As far as settlements, as has been noted by numerous commentators in the past, Clinton was trying to be President. And while he was busy trying to be President, actually sending missiles after bin Laden (and being accused of playing “Wag the Dog” because of it), and helping make peace around the world (successfully, it seems, in the UK; unsuccessfully in Israel — as I recall, someone he was working with, some national leader, was killed while they were trying to bring this peace about), he was constantly under attack from neo-conservatives who could not abide a man who would undo everything they’ve worked tirelessly to achieve in the Middle East and throughout the world. (If Michael Moore and Miramax ever get past Disney’s blockade, we might actually hear about it.) In his shoes, I don’t find it hard to believe that I would pay what was needed to settle with Ms. Jones, particularly after the court ruled that a sitting President could, in fact, be completely sidetracked, if necessary, from his job of running the country in order to defend a meritless suit.

    As to challenging Bob’s point about “a common citizen” successfully challenging “the most politically powerful position in the United States,” I’ve already addressed that. But, here — I’ll say it again: She didn’t successfully challenge him. She did bring an apparently meritless claim, which was thrown out of court, and disrupted a sitting President, possibly preventing him from being even more successful than he was.

    And if the wonderful thing that comes out of this is that we get to believe that a common citizen can disrupt the administration of our government by concocting stories to bring them fame and fortune, then I think we’re in sad shape as a country.

    This isn’t like running a hamburger joint. It’s a very large nation with a great deal of power. The position has large responsibilities. I wouldn’t support disrupting Bush’s Presidency on the grounds that he was allegedly involved in disreputable activities before he was President. I would not support hounding President Bush for conduct that has nothing to do with his current political position. I do not understand why anyone thinks it’s a great accomplishment that “common citizens” were able to do this with apparently false accusations when it came to President Clinton.

    Finally, one who was seriously concerned about this — particularly one who will understand the legal concepts regarding the scope of information that can count as “evidence” in a grand jury, but not in a courtroom, who can understand that accused persons do not have to provide accusers the rope with which to hang them, even if it they do possess it (and the claim is that Clinton didn’t) and who would understand the meaning of relying upon one’s constitutional rights (and that this is a legitimate thing to do) — might like to read the “Preliminary Memorandum Concerning Referral of Office of Independent Counsel,” particularly section III, “The President’s Testimony About Ms. Lewinsky,” which concerns the Paula Jones case.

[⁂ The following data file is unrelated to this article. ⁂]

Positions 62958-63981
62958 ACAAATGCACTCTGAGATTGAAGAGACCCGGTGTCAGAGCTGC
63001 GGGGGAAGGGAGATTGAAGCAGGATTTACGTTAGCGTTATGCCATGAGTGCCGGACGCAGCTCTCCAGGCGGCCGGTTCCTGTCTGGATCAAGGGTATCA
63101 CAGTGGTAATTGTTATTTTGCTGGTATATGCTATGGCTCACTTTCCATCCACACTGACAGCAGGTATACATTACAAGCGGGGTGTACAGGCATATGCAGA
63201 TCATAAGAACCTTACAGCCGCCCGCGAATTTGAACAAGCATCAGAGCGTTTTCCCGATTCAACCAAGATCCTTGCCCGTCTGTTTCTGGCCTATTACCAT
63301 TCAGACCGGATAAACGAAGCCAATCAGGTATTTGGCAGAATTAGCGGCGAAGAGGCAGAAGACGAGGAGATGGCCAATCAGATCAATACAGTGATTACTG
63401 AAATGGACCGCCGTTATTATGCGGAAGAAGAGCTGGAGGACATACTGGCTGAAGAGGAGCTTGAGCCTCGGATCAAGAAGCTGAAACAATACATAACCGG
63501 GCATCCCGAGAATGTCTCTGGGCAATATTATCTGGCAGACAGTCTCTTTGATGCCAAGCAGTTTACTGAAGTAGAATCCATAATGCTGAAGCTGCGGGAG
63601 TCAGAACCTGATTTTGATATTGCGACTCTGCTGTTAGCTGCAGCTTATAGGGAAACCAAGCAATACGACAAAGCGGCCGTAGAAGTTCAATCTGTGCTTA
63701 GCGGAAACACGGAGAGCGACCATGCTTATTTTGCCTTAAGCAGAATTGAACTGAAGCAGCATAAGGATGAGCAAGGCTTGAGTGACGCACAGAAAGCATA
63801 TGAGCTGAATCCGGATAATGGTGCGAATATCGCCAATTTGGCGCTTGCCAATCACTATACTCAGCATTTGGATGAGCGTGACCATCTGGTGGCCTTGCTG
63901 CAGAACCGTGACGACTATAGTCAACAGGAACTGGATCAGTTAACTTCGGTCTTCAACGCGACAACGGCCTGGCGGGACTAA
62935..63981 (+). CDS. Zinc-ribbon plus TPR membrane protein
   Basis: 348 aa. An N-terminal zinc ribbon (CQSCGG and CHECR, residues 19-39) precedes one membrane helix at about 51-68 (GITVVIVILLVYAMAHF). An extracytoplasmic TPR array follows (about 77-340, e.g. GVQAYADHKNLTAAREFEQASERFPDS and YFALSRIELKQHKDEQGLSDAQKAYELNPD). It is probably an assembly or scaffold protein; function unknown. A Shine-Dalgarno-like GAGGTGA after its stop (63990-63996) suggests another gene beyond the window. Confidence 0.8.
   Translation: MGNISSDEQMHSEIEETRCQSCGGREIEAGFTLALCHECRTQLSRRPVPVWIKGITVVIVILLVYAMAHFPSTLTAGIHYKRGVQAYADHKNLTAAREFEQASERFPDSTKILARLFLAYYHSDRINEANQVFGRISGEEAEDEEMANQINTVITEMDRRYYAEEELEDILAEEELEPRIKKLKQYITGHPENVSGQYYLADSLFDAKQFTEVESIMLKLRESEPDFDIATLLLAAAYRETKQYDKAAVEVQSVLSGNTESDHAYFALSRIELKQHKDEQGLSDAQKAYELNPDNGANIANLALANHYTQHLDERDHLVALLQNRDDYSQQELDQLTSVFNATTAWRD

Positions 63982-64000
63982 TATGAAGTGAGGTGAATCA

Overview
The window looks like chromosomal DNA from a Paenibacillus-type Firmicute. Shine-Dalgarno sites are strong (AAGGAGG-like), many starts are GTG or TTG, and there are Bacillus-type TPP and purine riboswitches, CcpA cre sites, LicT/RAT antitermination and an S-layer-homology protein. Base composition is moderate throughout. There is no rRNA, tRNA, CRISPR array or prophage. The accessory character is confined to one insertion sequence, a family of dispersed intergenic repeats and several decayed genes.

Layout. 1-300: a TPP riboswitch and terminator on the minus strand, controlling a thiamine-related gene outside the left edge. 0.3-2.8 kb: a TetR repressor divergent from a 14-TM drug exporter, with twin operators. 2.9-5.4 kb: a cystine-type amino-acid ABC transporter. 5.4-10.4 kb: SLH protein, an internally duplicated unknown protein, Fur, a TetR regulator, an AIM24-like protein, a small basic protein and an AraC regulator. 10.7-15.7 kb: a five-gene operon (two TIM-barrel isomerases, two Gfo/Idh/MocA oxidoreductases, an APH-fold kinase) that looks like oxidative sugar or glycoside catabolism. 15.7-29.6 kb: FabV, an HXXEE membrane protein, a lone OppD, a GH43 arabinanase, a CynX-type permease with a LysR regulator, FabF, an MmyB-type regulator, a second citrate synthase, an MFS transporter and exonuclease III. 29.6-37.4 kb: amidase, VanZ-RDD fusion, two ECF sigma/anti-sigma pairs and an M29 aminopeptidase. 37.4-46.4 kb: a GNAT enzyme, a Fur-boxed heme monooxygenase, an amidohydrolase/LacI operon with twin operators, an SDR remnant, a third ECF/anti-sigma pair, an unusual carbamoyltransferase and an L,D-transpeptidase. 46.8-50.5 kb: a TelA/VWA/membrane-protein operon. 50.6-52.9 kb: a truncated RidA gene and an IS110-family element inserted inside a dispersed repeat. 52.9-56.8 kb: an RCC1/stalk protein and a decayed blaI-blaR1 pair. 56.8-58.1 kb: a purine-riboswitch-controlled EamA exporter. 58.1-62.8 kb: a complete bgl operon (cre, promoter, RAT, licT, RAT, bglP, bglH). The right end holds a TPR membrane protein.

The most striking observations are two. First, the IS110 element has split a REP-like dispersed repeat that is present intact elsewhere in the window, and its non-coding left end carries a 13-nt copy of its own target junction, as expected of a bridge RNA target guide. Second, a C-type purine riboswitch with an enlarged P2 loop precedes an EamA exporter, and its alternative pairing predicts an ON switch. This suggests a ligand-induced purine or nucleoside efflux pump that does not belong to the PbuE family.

This may be hard to believe, but it will take longer to read than one of my blog comments, even this one.

    Having read it (and perhaps other related materials), those who wish to discuss the wonders of nearly bringing down a Presidency based upon lies, leaks and losing arguments will be able to speak without having to speculate on alternate realities.

    Lastly, this post isn’t supposed to sound mean-spirited. It’s not supposed to be insulting. It is strident. It is also the product of some exasperation. I find it amazing that so much has been made of these issues by people — not limited to those here in this venue — who have not done the background research, but rely, instead, upon the clever marketing machine that so many of us are following to our perpetual detriment.

  • 14 Bob // May 6, 2004 at 2:20 pm

    Just to be clear: I think it’s remarkable that a common citizen can bring a sitting leader to court over an alleged wrong. I like that ideal in our Constitution and that no one, regardless of position, is above the law.

    I am not commenting on the politics or the motivations of Clinton’s situation, just that it takes a remarkable nation to allow that to happen. There are too many nations where it could never happen or even cost the life of the accuser.

    It also takes a remarkable nation to allow the freedom of speech witnessed on this very blog.

    That being said, I will also say the I feel something in common with Clinton since the article was posted, I wish I had never heard of Paula Jones either. :)~

  • 15 Mark // May 6, 2004 at 2:23 pm